J Cereb Blood Flow Metab. 2024 Mar 28:271678X241241907. doi: 10.1177/0271678X241241907. Online ahead of print.


Following ischemic stroke, substance P (SP)-mediated neurogenic inflammation is associated with profound blood-brain barrier (BBB) dysfunction, cerebral edema, and elevated intracranial pressure (ICP). SP elicits its effects by binding the neurokinin 1 tachykinin receptor (NK1-R), with administration of an NK1-R antagonist shown to ameliorate BBB dysfunction and cerebral edema in rodent and permanent ovine stroke models. Given the importance of reperfusion in clinical stroke, this study examined the efficacy of NK1-R antagonist treatment in reducing cerebral edema and ICP in an ovine model of transient middle cerebral artery occlusion (tMCAo). Anesthetized sheep (n = 24) were subject to 2-hours tMCAo and randomized (n = 6/group) to receive early NK1-R treatment (days 1-3 post-stroke), delayed NK1-R treatment (day 5 post-stroke), or saline vehicle. At 6-days post-stroke animals were re-anaesthetized and ICP measured, followed by MRI to evaluate infarction, edema and BBB dysfunction. Following both early and delayed NK1-R antagonist administration, ICP was significantly reduced on day 6 compared to vehicle animals (p < 0.05), accompanied by a reduction in cerebral edema, midline shift and BBB dysfunction (p < 0.05). This study demonstrates that NK1-R antagonist treatment is an effective novel therapy for cerebral edema and elevated ICP following stroke in an ovine model, warranting future clinical evaluation.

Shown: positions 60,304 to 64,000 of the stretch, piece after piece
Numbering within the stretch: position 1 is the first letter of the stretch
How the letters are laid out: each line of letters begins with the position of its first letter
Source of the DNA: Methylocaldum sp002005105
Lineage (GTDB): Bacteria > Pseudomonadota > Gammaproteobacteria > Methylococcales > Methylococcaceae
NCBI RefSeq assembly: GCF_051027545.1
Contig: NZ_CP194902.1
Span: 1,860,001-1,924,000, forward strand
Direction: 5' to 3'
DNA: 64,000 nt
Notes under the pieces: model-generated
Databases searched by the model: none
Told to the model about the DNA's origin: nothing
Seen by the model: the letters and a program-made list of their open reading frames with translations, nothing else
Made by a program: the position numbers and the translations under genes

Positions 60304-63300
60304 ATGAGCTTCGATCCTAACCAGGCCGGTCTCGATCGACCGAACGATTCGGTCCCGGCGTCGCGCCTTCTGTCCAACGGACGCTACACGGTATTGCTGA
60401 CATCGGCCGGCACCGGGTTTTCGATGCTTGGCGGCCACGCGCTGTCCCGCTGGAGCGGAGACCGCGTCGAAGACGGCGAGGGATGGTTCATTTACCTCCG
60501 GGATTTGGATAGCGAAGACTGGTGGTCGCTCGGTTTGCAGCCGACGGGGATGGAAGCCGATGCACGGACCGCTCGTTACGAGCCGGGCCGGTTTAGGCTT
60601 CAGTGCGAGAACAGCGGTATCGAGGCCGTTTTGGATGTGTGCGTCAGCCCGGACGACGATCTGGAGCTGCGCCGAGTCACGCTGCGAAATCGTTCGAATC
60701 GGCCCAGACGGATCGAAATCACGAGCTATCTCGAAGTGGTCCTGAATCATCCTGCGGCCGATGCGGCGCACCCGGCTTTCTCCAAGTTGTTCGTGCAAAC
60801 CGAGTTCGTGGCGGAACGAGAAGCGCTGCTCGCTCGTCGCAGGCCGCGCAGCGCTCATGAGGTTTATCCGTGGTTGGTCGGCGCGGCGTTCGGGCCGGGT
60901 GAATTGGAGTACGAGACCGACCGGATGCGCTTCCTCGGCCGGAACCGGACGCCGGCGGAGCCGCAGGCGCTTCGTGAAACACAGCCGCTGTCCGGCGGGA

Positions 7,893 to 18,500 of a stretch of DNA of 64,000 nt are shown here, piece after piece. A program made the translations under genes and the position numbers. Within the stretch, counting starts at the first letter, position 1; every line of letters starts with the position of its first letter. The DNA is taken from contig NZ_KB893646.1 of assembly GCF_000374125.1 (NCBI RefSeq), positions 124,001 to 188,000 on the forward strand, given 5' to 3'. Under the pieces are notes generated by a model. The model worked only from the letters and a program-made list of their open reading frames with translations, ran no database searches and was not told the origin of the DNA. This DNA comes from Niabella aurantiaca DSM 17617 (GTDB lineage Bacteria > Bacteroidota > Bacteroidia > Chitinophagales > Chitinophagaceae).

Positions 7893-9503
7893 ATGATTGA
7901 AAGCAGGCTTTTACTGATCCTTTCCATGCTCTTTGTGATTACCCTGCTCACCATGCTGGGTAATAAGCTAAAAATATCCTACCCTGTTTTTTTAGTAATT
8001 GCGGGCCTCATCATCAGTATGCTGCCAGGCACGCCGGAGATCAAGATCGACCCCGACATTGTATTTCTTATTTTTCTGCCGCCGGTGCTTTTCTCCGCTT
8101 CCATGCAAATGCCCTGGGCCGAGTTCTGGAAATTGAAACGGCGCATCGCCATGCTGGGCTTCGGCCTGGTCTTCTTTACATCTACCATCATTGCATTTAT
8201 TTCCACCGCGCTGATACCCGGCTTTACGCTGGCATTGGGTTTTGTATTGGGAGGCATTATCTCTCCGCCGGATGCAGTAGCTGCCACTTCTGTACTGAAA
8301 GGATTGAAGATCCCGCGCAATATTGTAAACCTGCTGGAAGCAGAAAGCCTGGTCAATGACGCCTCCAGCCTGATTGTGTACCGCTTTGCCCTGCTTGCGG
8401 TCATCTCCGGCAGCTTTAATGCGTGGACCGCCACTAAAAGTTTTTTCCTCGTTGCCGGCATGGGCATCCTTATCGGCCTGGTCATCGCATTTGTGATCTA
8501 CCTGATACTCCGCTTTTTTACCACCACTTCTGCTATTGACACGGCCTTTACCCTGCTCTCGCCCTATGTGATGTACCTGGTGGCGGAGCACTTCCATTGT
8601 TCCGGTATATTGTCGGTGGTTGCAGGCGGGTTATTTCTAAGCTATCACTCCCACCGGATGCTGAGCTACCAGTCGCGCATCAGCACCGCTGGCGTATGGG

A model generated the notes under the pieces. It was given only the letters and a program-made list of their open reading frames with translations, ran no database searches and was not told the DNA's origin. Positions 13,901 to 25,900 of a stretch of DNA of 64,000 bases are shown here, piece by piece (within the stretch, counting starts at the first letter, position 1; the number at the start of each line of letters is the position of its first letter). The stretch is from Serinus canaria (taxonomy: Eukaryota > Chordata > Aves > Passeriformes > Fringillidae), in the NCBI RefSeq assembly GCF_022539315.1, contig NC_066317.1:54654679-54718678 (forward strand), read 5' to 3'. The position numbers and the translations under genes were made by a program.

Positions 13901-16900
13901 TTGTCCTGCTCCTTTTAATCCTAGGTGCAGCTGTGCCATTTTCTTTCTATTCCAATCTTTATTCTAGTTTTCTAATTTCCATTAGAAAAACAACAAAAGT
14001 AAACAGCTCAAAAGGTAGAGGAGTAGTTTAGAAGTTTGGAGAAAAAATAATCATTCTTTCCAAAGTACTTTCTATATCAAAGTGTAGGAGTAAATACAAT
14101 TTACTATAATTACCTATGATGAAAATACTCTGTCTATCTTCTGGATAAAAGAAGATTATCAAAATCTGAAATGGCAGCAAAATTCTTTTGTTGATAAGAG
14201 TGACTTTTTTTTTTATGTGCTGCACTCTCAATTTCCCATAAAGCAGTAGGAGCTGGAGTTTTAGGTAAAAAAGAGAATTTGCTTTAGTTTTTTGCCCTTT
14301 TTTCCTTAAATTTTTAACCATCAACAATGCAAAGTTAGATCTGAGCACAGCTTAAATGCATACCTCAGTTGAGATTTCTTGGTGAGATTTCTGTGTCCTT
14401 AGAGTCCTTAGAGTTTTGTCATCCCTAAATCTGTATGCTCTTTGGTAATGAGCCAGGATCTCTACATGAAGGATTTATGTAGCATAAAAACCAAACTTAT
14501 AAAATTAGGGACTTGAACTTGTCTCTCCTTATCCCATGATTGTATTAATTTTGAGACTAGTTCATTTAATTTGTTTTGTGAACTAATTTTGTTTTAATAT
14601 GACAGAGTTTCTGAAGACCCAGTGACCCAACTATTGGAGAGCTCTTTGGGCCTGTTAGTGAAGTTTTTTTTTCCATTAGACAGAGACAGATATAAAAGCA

PMID:38546535 | DOI:10.1177/0271678X241241907